"Guys, I work with light and solar irradiance/insolation all day long. You won't win this argument."

Go back to school. Charm school too while you're at it.

Re:Death of e-ink... (1)

Richy_T (111409) | about a year and a half ago | (#43504011)

Bust solar = astronomy which means order-of-magnitude is enough.

Re:Death of e-ink... (1)

EmperorArthur (1113223) | about a year and a half ago | (#43504077)

Yeah, teach me to double check that my links work. From the intro to the article: "The total amount of energy received at ground level from the sun at the zenith is 1004 watts per square meter, which is composed of 527 watts of infrared radiation, 445 watts of visible light, and 32 watts of ultraviolet radiation."

Of course, we're both quoting Wikipedia, so you have to take all the numbers with a huge grain of salt.

Re:Death of e-ink... (1)

BrokenHalo (565198) | about a year and a half ago | (#43503291)

My prediction is that E-Ink will become higher resolution, cheaper, and faster.

As a matter of perspective, I would suggest that even non-state-of-the-art devices such as my Sony PRS-T1 offer resolution that is actually better than the majority of printed novels, given that the texture of the (usually crappy) paper introduces inconsistencies in typeface outlines that are absent in the e-ink displays.

I'm not saying anything against paper publications here (although I was a late convert to ebooks) but since I have moved home (hopefully for the last time) I am rationalising what books I really want to see on a shelf and what i might just want to re-read at some point. And I really don't want to have to reinforce my floors again.

Re:Death of e-ink... (4, Interesting)

zugmeister (1050414) | about a year and a half ago | (#43501495)

I think there's more difference in these devices than you're taking into account here.
While my iPad3 has a much prettier display than my Paperwhite, the backlight at the lowest setting is still blazing bright on the iPad.
The iPad is waaay too big to be comfortable reading in bed and it's too heavy to hold up for an extended period of time.
I get tired of turning Do Not Disturb mode on and off but if I don't toggle it I get notified every damm time CNN thinks something noteworthy comes up or I get an email.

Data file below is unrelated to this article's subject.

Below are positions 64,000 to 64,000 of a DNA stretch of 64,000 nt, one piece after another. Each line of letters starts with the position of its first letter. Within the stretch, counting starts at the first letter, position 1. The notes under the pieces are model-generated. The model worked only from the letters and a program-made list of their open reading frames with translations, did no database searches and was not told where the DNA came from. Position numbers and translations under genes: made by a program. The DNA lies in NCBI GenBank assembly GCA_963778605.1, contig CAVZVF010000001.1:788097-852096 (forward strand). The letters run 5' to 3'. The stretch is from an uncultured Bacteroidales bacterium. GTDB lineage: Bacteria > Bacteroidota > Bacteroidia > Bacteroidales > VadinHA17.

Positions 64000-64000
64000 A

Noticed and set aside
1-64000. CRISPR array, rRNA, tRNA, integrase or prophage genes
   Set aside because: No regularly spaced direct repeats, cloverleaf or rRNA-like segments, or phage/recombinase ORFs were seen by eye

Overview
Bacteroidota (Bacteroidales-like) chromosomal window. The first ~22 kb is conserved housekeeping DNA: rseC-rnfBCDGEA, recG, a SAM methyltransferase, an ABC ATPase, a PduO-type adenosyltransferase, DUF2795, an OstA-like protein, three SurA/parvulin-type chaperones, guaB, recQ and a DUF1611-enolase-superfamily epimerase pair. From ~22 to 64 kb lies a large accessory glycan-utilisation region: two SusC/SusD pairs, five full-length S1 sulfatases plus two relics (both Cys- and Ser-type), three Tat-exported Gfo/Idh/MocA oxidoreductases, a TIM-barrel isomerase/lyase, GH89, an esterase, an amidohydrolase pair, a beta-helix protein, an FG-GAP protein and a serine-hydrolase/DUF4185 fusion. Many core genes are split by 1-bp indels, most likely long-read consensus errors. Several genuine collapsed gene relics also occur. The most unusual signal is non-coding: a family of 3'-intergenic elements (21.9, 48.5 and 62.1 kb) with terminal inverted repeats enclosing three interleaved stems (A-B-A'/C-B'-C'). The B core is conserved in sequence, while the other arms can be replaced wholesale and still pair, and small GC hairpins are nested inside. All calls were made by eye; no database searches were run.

Even with all this I wouldn't have gotten a dedicated reader except for the power issue. If that iPad isn't plugged in when I go to bed I'll be in dire straits the next day. Even if tablet power improves tremendously, it'll have a tough time matching my Paperwhite's battery life of 2-3 weeks heavy reading with the backlight on.

If you're just looking at readers in the store a backlit screen looks superior in all ways. In practice where you really just care about reading the text of a book, well, YMMV.

Re:Death of e-ink... (2)

Hognoxious (631665) | about a year and a half ago | (#43502161)

the backlight at the lowest setting is still blazing bright on the iPad.

That's just bad design. At the lowest setting it should be off.

I have a similar annoyance with some headphones that have an inline volume control; it doesn't go low enough to mute the sound, so I have to take the player out of my pocket or take the earplugs out if I need to listen to traffic, announcement, people etc.

Re:Death of e-ink... (1)

dbIII (701233) | about a year and a half ago | (#43502203)

Sorry, but I can't see a backlit approach every matching it for readability especially in sunlight due to the very nature of backlighting. The amount of brightness required would be hard on the eyes.

Re:Death of e-ink... (2)

Clsid (564627) | about a year and a half ago | (#43502221)

I don't know about that. I like the fact that you recharge an e-ink device every month or so and forget about it. With all the electronic devices nowadays, it is something I don't see any LCD replacing anytime soon. Plus call me picky, but I'm one of those people that can't use a backlit display for reading in extended periods of time.

Still lacking (5, Interesting)

Cinder6 (894572) | about a year and a half ago | (#43501399)

The current landscape of eReaders is incredibly frustrating to me. Your choice is to go for either the superior platform or the superior hardware. Amazon has, by far, the best platform. It is ridiculously easy to side load to your devices, be it via USB, email (with each registered device having its own address), or the Send to Kindle app. Not only that, but it syncs your current position across devices, even for side loaded documents. Then there's Whispersync for Voice, which works impressively well (and provides a cheap means to get audiobooks, as well). The problem is that the hardware is just a rectangular slab with no ergonomics.